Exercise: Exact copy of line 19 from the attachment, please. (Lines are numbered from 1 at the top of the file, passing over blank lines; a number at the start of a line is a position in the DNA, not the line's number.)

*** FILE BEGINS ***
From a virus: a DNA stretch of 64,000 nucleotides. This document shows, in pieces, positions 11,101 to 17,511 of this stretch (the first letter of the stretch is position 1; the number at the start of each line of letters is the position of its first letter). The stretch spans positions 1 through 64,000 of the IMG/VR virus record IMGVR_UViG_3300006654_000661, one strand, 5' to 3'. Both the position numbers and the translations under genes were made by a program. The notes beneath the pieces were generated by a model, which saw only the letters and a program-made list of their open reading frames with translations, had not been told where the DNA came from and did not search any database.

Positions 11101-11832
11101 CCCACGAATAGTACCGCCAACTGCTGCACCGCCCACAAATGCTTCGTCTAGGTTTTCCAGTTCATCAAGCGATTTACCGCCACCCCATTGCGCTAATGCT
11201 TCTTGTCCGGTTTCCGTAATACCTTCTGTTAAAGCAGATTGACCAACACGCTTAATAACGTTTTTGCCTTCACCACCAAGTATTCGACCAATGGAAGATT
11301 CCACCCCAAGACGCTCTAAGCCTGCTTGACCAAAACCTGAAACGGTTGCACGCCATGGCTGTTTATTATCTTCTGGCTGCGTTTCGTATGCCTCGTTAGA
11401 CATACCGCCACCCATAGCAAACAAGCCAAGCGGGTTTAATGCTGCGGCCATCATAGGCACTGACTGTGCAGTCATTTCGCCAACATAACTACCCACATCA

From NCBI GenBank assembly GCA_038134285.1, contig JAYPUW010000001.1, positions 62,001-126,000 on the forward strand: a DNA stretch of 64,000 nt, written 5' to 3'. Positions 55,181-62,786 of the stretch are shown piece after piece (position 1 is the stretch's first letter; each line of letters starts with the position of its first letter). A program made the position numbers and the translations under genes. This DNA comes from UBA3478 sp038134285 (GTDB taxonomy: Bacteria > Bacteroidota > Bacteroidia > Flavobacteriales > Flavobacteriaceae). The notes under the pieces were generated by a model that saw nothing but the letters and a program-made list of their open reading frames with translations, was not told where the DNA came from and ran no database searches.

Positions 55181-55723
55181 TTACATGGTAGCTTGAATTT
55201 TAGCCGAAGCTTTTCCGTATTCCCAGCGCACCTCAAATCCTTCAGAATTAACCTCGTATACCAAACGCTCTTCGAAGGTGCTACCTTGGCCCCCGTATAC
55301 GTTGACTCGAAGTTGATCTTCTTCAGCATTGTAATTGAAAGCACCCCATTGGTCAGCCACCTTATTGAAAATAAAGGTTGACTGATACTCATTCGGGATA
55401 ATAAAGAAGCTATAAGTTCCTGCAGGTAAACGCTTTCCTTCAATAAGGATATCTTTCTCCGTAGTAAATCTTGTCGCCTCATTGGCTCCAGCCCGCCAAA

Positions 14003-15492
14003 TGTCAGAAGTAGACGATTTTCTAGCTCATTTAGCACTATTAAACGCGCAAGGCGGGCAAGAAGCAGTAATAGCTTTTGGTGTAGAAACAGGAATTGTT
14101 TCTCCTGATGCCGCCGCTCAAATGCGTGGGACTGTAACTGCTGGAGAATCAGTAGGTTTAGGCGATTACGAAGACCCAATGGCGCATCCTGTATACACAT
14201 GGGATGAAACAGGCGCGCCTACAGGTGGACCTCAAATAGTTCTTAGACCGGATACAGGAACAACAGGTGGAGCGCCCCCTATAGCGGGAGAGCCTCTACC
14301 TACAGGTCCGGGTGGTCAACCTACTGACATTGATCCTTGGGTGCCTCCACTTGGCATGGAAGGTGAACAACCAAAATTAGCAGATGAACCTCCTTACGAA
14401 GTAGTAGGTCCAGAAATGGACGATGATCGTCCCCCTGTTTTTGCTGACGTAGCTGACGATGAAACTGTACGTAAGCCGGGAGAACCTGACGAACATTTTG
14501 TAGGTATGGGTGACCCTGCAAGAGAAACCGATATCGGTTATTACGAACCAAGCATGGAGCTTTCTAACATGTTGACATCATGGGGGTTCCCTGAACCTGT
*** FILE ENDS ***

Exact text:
14501 TAGGTATGGGTGACCCTGCAAGAGAAACCGATATCGGTTATTACGAACCAAGCATGGAGCTTTCTAACATGTTGACATCATGGGGGTTCCCTGAACCTGT